Published on May 13th, 2013 | by Prisha Verrier0
Review: NeedtoBreathe and Drew Holcomb and Co. hit the PAC
NeedtoBreathe, Drew Holcomb and the Neighbors
North Charleston Performing Arts Center, May 11
South Carolina boys NeedtoBreathe returned to their Holy City hometown this weekend, wrapping their six-week “Drive All Night” tour with a packed house at the Performing Arts Center on Saturday.
My familiarity with the band consisted mostly of the radio hits from their 2011 album The Reckoning and a little tune by the name of “The Outsiders.”
Turns out The Reckoning is a much more straight-forward, pop-rock kind of album than the rest of the band’s catalog, so I was surprised when the opening act, country/Americana band Drew Holcomb and the Neighbors, kicked off the night.
Opening with the title track from their latest record, Good Light, Holcomb’s Nashville quartet had a sweet vibe filled with layers of sliding guitar and Hammond-esque keys. There were a lot of late arrivals to the PAC, which exacerbated the dreaded “Charleston chatter” that permeates so many good shows in this town, but the crowd cheered enthusiastically for certain tunes, such as “Live Forever” (which opened with several bars that jarringly evoked memories of the Twin Peaks theme), and the homesick “Tennessee.”
Holcomb’s vocals were often accompanied by his wife of seven years, Ellie, whose feathery, if not overly breathy voice provided a delicate compliment to his clear, strong lead. The two shared a huddled spot beneath the warm glow of the spotlight for the love song, “The Wine We Drink,” which was by far one of the most intimate and stripped down moments of the evening. With other songs like “Midnight Angel,” “What Would I Do Without You,” and “Nothing But Trouble,” their tempo remained a fairly predictable pace throughout the set, but the band made good use of dynamics and texture, and they wrapped their portion of the show with “Fire and Dynamite.” Four minutes of cascading chords and a soaring chorus with a steady anchor in the pounding drum beat, this song was a lively end to an otherwise serene performance, and it served as an apt segue into the headlining act.
When NeedtoBreathe took the stage, they sounded nothing like I expected from the radio-friendly singles I’d thought I knew — and that was a good thing. The upright bass throbbed like the throaty sputter of a ‘65 Chevy rumbling to life; the banjo rattled and danced and the guitars wailed, while the drum kit – often buried within over-produced studio albums – boasted a full, lumbering drive. The only familiar component was the voice of Bear Rinehart, a willowy commanding force that threaded a comforting continuity throughout the performance.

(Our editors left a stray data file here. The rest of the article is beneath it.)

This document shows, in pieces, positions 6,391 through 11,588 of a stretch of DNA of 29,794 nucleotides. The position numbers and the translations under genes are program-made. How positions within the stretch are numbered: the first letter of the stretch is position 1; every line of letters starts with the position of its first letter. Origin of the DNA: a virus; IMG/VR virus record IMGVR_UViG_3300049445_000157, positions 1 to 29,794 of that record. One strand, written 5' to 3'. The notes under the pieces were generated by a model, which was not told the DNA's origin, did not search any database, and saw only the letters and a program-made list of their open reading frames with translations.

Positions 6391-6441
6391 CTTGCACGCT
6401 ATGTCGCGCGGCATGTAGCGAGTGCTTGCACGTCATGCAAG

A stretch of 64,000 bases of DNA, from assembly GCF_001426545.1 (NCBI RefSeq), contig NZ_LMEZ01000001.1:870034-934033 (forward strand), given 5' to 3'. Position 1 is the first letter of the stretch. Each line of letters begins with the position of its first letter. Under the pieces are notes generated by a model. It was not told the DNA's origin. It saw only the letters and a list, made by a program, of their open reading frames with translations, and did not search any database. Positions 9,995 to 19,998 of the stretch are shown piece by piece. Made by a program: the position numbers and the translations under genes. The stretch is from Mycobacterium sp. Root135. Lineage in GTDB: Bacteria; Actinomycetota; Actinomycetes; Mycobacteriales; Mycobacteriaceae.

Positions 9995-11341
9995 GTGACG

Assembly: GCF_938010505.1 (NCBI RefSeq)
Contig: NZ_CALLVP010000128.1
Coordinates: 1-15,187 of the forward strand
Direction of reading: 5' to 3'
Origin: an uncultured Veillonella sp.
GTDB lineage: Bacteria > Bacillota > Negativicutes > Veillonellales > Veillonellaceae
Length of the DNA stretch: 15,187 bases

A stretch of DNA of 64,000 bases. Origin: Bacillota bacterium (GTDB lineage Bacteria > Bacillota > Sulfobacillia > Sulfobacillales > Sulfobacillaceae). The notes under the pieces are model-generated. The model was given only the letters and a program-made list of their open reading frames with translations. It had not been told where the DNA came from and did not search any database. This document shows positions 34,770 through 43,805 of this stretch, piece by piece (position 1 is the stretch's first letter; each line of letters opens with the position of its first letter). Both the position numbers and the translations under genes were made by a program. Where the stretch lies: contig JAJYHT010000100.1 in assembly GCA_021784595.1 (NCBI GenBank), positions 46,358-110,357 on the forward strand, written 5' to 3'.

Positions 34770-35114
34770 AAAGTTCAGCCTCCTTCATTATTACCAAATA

From “Devil’s Been Talkin’” to the bluesy “Wanted Man,” NeedtoBreathe stirred a body buzz in the audience that’s usually reserved for the seedier side of the music biz. From start to finish, the once chatty crowd was on its feet, whistling and howling, cheering and clapping. Ellie Holcomb joined the band for a pretty rendition of “Stones Under Rushing Water,” and to my surprise, she let loose and showed off some pipes that had somehow been hiding beneath her earlier powdery performance.
The band talked about their upcoming fifth studio album, the tentatively titled La Differencia, but it was when Rinehart said they were going to dig into some of the older tunes that the crowd lost it; the energy, the excitement, and the synergy was palpable. The hopeful “More Time” incited a full scale sing-along, while the sweeping piano feature in “A Place Only You Can Go” melted softly into the space between the strums of Rinehart’s guitar, just to be built back into a lively cover of “Stand By Me.”
Joined onstage by Drew Holcomb, and eventually his entire band, NeedtoBreathe wrapped their set with a humble thank you, a kiss blown into the air, and a bow. But the crowd cheered and stomped their feet, rising like a fever, until the band returned to the stage and launched into a spot-on, banjo riddled performance of their 2009 single, “The Outsiders.” With splinters of silver light streaming overhead, they played a second encore song, “Keep Your Eyes Open,” followed by a track from the forthcoming album, a soulful ode to the band’s Christian roots.
“This song means a lot to us, and it’s one of the first written for the new record,” Rinehart breathed into the microphone. “This is a special night for real, so thank y’all.” And with that, two acoustic guitars and four rapturously harmonized voices brought the Performing Arts Center to a praise-worthy hush.
Prisha Verrier is a Charleston-based freelance writer, journalist, and music lover. She runs the music blog Rock n Roll Feedback.
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